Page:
The reality is that game agencies are working on ways to improve their income, and that means generating more weapons sales by providing more hunting opportunity, widening the traditional customer base and creating new ones. Their income is based primarily on the sale of hunting licenses and excise taxes on weapons and ammo. Every handgun, semi-automatic, rifle, shotgun, bow, arrow, and ammo carries a 10-11% excise tax that goes to “wildlife restoration” which means creating more hunting opportunity so that weapons have a continuing market. Furthermore, state game agencies get a pro-rated percentage of the excise tax depending on the number of hunting licenses they sell.

States compete with each other to sell the most hunting licenses!

Christine Thomas, Assoc. Prof. of Resource Management at the U. of Wisconsin-Stevens Point, created a course in 1991 to recruit women hunters. That course is given around the country and there are claims that the classes are packed.

“Sportsmen” have also embarked on a campaign to encourage hunters to befriend young (usually male) children of single moms to take them hunting. (It’s getting bizarre.) And, the National Shooting Sports Foundation (NSSF) is attempting to push hunting programs into 40,000 schools across America this year and reach 100,000 schools by 1996.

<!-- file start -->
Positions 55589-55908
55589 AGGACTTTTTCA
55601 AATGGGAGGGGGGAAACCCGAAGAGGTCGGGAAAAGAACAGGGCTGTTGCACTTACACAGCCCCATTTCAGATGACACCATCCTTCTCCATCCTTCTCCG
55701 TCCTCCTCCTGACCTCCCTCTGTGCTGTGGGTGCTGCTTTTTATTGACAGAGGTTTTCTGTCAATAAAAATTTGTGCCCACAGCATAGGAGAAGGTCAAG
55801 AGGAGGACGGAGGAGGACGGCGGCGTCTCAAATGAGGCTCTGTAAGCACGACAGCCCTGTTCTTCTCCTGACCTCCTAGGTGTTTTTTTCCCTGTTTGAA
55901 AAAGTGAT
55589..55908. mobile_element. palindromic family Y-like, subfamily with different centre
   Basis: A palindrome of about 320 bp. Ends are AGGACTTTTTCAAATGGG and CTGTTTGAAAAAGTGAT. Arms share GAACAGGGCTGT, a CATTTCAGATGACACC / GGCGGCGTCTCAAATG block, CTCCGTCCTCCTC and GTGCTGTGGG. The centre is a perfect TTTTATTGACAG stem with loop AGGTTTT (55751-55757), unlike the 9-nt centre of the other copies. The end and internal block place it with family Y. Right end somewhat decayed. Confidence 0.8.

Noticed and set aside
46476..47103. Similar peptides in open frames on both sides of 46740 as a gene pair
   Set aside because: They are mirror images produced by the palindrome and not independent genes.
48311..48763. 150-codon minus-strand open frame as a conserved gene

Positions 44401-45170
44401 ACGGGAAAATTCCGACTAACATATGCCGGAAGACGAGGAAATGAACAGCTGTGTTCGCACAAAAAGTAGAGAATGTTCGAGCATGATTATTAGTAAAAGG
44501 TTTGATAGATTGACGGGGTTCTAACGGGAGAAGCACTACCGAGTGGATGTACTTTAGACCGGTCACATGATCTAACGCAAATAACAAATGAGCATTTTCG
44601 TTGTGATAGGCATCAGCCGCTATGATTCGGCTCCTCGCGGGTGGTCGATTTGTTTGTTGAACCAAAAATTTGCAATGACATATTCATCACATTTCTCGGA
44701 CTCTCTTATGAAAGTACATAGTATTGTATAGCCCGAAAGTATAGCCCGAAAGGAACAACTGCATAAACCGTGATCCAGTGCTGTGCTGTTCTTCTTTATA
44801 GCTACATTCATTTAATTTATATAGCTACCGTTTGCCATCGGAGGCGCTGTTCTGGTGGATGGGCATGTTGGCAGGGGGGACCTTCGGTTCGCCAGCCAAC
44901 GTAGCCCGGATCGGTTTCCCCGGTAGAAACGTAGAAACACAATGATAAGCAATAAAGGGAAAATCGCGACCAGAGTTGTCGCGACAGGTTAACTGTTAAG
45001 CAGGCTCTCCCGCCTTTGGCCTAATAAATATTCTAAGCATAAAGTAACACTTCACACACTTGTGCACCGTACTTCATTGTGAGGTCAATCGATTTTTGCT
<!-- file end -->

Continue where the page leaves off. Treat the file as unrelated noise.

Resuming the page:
Hunter safety manuals are becoming laced with illustrations of women, children and minorities.

Dick and Jane style illustrations show male instructors helping women to learn the ropes. He stands next to his female “student” helping her to comprehend the fine points of taking aim. Both are smiling and you can imagine the way the rest of the day will go. Will they go hunting? Or will they merely spend the rest of the day over a glass of wine, sharing stories of their besotted love for nature? We have to stay tuned for that one.

The marketing strategy smacks of Revlon founder Charlie Revson’s approach to getting women to wear nail polish to match their lipstick. He didn’t sell “gunk” for nails and lips. He sold romance. Charlie was smart. He said: “Your lipsticked lips with matching fingertips will have men falling at your feet”; to the men, he said, you aren’t real men if you aren’t enamored of lipstick-enhanced women with matching fingertips.” As it began to work

Charlie, no doubt, went laughing all the way to the bank.

Hunting magazines devote pages to women who hunt, and every issue covers “successful” female hunters who have bagged bigger and better “game” than their male counterparts.